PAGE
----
Enjoying the panoramic seascapes across the unspoilt saltmarshes of north Norfolk from the windows of her 17th century granary barn, Caroline Comber says she used to daydream about owning a home in Blakeney village, near to where she grew up.
That dream became a reality 20 years ago, when she decided to buy the old grain store. One of the original flint-and-brick harbourside buildings, Quay Barn is on Blakeney quay, and has a walled garden overlooking the boats moored along the tidal creek.
Owner Caroline Comber, a landscape architect and RHS medal-winning garden designer (carocomber.com). When Caroline and her family aren’t using the property she manages it as a holiday let (quaybarn.co.uk).
Property A 17th-century granary barn built on Blakeney harbour, in Norfolk, in the typical flint-and-brick style.
What she did Caroline renovated the property with the help of her parents, enlarging the family bathroom and creating a master en suite. Following a devastating storm in 2013, Caroline had to make further renovations to repair flood damage to the ground-floor rooms.
Caroline’s project began in 1997 when her daughter Isabelle was just two weeks old. ‘My parents picked up the keys and they set to work right away taking out the old-fashioned sinks and built-in cupboards from every bedroom and giving the walls a fresh coat of paint,’ says Caroline.
The family had very few home comforts for several months as they gradually worked through their list of the most urgent renovations.
‘We had the Aga and a kitchen sink and lived with a muddle of inherited furniture for quite a while,’ says Caroline. ‘The greatest heirloom was the large farmhouse dining table that came with the house. The table was originally much lower, but as most of my relatives are very tall, my cousin extended the table legs.’
Two years later, Caroline made further changes when she reconfigured the first-floor landing, enlarged the family bathroom and built a master en suite in a disused corridor. Then, when Caroline and her husband separated in 2005, she decided to rent out the barn occasionally as a holiday home to generate an income.
‘I updated the kitchen, adding a second stove, and put in extra cupboards,’ she says. ‘And my dad handbuilt double bunk beds in the nursery, which are perfect for our holiday lettings.’
Things were going so well until a storm surge hit Blakeney and the barn in December 2013, when Caroline and the children were there.
‘My father telephoned in the morning to warn me and we managed to remove electrical items and lift most of the soft furnishings high up, but we had no idea just how high the water level would end up,’ says Caroline.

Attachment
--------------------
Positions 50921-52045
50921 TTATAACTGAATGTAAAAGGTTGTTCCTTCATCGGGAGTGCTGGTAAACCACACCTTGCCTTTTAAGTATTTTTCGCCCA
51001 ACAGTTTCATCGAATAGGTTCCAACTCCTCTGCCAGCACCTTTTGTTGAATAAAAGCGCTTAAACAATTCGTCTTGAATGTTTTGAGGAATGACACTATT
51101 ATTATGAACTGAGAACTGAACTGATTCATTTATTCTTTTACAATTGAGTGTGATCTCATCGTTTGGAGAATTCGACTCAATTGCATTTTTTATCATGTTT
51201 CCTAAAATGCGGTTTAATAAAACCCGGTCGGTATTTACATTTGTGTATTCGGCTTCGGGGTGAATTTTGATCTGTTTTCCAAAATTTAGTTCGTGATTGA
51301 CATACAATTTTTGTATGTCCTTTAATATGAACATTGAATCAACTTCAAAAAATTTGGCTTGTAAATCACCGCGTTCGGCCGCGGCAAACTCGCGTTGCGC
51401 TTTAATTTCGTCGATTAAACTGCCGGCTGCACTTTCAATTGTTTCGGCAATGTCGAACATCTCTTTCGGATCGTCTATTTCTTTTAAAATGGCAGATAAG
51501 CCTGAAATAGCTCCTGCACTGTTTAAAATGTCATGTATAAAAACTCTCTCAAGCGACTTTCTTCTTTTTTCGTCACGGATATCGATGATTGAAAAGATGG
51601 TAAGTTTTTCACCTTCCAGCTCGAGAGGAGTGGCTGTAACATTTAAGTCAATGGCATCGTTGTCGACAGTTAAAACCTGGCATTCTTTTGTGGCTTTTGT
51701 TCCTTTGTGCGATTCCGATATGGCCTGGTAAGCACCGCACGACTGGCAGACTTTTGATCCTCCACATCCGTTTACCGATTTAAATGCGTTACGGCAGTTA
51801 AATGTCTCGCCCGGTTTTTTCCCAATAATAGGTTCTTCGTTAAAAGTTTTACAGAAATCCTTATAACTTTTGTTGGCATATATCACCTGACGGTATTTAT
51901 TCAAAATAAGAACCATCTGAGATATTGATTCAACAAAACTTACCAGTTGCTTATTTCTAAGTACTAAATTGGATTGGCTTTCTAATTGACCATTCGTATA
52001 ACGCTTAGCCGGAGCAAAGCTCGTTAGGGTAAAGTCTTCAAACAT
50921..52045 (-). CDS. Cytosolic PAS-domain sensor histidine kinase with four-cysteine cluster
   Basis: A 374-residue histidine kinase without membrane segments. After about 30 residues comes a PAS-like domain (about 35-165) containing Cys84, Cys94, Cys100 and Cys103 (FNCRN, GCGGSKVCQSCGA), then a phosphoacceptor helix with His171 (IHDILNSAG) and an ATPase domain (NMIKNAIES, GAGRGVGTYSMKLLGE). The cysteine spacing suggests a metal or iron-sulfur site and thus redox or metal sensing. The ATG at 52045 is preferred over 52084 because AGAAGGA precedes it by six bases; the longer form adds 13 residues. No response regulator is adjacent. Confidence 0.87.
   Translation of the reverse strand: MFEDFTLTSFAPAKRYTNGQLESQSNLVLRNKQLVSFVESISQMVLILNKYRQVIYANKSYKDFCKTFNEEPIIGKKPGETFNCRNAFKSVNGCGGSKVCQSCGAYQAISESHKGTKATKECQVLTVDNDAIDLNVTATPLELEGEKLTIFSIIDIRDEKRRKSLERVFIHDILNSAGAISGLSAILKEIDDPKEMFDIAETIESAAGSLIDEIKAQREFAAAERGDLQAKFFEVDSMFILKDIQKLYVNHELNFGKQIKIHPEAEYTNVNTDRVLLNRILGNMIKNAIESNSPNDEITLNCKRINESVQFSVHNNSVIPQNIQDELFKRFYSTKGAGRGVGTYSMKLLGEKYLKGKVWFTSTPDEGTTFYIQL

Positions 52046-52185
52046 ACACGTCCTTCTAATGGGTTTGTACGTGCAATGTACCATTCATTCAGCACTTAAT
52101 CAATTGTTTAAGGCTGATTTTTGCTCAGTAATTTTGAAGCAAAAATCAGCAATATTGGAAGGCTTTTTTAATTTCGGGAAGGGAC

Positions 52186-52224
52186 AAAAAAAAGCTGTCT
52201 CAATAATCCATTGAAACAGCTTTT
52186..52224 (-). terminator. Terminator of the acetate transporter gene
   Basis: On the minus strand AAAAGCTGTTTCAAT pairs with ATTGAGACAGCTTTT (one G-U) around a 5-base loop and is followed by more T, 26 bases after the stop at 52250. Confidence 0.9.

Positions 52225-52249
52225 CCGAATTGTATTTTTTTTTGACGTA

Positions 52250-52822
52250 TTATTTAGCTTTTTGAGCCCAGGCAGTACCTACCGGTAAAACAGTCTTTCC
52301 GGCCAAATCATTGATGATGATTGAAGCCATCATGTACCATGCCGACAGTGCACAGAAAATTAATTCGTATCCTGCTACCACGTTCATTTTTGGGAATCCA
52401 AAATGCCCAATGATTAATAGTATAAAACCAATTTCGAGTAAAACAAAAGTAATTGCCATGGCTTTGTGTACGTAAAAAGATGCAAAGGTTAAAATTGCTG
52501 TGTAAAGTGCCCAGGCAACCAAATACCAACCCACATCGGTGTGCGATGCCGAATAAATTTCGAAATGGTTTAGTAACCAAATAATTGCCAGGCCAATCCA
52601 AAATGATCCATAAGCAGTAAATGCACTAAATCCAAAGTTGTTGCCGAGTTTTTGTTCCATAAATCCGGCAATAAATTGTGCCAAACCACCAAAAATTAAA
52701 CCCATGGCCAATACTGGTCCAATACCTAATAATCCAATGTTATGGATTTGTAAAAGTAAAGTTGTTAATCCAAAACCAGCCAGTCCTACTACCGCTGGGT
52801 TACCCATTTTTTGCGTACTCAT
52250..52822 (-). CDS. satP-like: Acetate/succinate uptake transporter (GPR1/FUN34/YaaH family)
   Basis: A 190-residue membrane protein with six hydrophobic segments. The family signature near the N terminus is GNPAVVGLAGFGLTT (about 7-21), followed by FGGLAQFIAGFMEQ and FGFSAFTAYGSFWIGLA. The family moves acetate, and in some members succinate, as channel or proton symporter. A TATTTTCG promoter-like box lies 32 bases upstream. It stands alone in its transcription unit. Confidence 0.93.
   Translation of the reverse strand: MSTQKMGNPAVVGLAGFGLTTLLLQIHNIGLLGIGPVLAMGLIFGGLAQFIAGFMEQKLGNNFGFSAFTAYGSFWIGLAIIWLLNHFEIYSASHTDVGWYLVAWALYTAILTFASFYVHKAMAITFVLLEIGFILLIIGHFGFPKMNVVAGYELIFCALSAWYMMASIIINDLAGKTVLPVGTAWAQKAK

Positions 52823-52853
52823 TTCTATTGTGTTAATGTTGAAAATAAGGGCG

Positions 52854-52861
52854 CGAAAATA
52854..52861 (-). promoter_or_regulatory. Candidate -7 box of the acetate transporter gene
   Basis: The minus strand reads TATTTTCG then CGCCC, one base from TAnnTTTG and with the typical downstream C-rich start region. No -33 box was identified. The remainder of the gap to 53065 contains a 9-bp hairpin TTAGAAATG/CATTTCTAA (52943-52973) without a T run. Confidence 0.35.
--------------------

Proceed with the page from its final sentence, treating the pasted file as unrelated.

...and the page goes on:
‘We made sure the dogs were safely locked in an upstairs bedroom, and took candles, matches and a bottle of wine upstairs!’
The seawater flooded in through the floorboards, the walls and eventually through the windows, reaching over a metre high within a single hour. ‘There was the most terrifying noise when the water reached the electric meter and then the lights went out,’ says Caroline.
‘When we looked out of the upstairs window, the garden was like a swimming pool. Three hours later, when the river burst its banks at Cley, suddenly the water level dropped quite drastically, which was very strange. The fire brigade arrived to pump out the water with massive hosepipes, and although we were left with two inches of silt, muddy water and the smell of damp, we were lucky and I really felt for others who were left much worse off.’
Caroline saw the flood as a cleansing experience that enabled her to simplify the house further, and a time to think about replacing the windows. However, changing the style of windows or adding double-glazing in such properties requires listed building consent.
‘I was unsuccessful with my application for permission to replace the rickety old windows,’ Caroline explains. ‘In the end, my joiners submitted a listed building application to the council on my behalf and liaised with the conservation and design team there.’
Caroline wanted to keep the frames as natural as possible so that in time, they would weather and blend in with the property. ‘I didn’t really want leaded windows, but the council was very insistent, so we chose an aged lead effect, which blends into the windows perfectly,’ she says.
‘The windows were the single most expensive part of the project but look absolutely stunning and in-keeping with the house, and are superb for insulation and sound.’
She has more recently installed new kitchen units, stacked ovens and refreshed the wall and floor paints. ‘I didn’t want too much technology, though. I prefer to keep it rustic and true to its core. Although finding the right balance to keep guests happy has been a challenge,’ she says. ‘The kitchen doesn’t have a toaster as I prefer to toast bread on the Aga – it tastes better, too.’
Caroline hired a local decorator to create a two-tone painted wall in the kitchen. Next on her wishlist is a downstairs cloakroom at the far end of the barn. She also plans to convert the boatshed into a separate living annexe with a courtyard.
‘This is a relaxed, informal home where everyone is welcome with dogs and muddy boots alike – it’s a great house for entertaining too,’ she says.
And although Caroline is the current owner of Quay Barn, she says she doesn’t feel too proprietorial over the house, as she still keeps in touch with its former owners, and the visitors who come to stay, even for a short while, often find themselves becoming attached to it, too.
‘People who have lived here in the past still come back and enjoy it today, and I hope my children will keep this house for ever and continue to appreciate and enhance its rich heritage.’
Photographs by Darren Chung